Perhaps the existence of evil is due to the fact that we exist in a realm in which evil, or suffering anyway, is an inevitable part.

The gnostics believed that we were exiled to a world of suffering because of our ignorance of the divine nature.

Even orthodox Christian doctrine, and a good deal of 'pagan' philosophy, accepted the idea that this world is actually 'a world of exile' from the plenitude of God. Hence the ascent to the realm of the Good, usually conceived as Heaven, or 'the return to the One'.

Origen believed the soul was purified through a successioin of lives until it returned to the immaterial plane where it belongs. However this idea was later anathemetized.

Anyway, how could the world be other than it is? How could it be expected that the world could have absoutely no suffering or evil? Because given our material nature, and the fact that the earth is created in matter, how would it possible that there could be such a world and there not be death, disease, illness, and so on? Is there any reason to presume that such a world exists? There is no evidence that it does, and no way to imagine how it could. I don't really understand why anyone has the expectation that the world should be anything other than what it is.

The Hindu Vedantins believe that suffering only arises because we mistakenly identify ourselves with the material realm by being identified with our body, instead of the immortal 'Atman' that is our real identity. According to the Hindu sages, when we wake up to our real nature we will realise that the material world and all of the suffering that it seems to contain is projected out of our own attachment. This of course seems impossible for most of us to accept but such anyway was the teaching of Sri Ramana Maharishi.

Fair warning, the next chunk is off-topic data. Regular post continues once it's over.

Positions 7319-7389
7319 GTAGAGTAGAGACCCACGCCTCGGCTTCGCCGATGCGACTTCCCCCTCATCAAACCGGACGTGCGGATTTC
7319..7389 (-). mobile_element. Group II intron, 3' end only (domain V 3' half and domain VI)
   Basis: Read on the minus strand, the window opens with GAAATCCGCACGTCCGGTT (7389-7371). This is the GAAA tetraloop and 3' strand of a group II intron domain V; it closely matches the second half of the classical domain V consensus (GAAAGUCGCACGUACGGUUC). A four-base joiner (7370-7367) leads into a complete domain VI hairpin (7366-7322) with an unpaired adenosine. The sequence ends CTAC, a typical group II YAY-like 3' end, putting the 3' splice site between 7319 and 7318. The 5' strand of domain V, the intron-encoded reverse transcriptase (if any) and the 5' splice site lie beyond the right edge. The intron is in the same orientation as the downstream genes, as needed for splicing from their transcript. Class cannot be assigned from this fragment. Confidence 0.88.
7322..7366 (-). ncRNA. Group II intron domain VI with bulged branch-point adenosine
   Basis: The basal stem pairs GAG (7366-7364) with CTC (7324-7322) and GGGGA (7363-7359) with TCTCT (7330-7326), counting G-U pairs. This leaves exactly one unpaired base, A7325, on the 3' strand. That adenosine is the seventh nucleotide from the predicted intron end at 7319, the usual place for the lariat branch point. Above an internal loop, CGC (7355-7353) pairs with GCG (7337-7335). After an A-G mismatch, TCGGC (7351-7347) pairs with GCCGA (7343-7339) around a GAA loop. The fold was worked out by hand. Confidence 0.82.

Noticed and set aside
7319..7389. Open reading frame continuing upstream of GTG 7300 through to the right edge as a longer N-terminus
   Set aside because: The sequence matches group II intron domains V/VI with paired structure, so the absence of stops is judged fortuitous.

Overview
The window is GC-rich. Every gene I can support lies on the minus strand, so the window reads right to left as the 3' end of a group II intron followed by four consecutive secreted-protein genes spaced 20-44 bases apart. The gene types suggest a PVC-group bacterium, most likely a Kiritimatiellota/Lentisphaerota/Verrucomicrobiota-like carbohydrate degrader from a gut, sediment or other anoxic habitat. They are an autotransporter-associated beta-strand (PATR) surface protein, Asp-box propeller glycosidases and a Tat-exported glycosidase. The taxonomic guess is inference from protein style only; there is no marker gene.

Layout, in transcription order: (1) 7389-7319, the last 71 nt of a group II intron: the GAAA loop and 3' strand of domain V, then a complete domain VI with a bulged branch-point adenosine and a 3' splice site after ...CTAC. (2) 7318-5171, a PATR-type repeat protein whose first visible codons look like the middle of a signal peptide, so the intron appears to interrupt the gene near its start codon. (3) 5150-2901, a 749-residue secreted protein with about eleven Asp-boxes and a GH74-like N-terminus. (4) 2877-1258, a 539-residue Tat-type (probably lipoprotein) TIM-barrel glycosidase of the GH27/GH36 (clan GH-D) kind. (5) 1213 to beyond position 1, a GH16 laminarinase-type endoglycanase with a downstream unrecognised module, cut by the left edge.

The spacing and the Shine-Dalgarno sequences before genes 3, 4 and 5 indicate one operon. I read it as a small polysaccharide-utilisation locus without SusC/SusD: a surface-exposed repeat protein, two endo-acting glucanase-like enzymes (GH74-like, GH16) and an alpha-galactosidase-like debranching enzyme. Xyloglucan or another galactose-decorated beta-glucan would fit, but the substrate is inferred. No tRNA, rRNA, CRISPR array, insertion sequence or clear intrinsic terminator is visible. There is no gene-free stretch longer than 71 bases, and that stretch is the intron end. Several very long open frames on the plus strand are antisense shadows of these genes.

0 Replies
 
prothero
 
  1  
Reply Sun 16 Aug, 2009 11:17 pm
@New Mysterianism,
What if God is neither omnipotent nor omniscient?
What if God is powerful but not all powerful?
What if God knows everything there is to know, but the future is inherently uncertain?
Where did the notion of omnipotence and omniscience come from anyway?
Certainly not from the Biblical portrayal of God. Things go awry early in the Garden of Eden.
0 Replies
 
click here
 
  1  
Reply Thu 20 Aug, 2009 05:36 am
@New Mysterianism,
Attributing human attributes to God is shaky ground so we have to always be careful exactly what limitations we put on God and how we can come to those limitations. Basically attributing any human attribute is a possible limitation at least to our view of God.

I would like to start off by commenting on point 4:

4. Reasons are morally sufficient if and only if natural evils result in greater compensatory goods.

Does God giving man the initial free will to choose right from wrong diminish his omnibenevolence? Does God violate an attribute by allowing 'bad' things merely as a punishment? One can ask, "If God is all knowing then he would have seen this initial choice of wrong and put a stop to it before it happened." For God to abstain from doing that, would that take away his attribute of omnibenevolence? Again, I do not think so.
0 Replies
 
jeeprs
 
  1  
Reply Thu 20 Aug, 2009 05:58 am
@New Mysterianism,
and in all of this let's remember which tree the fruit came from in the first place
0 Replies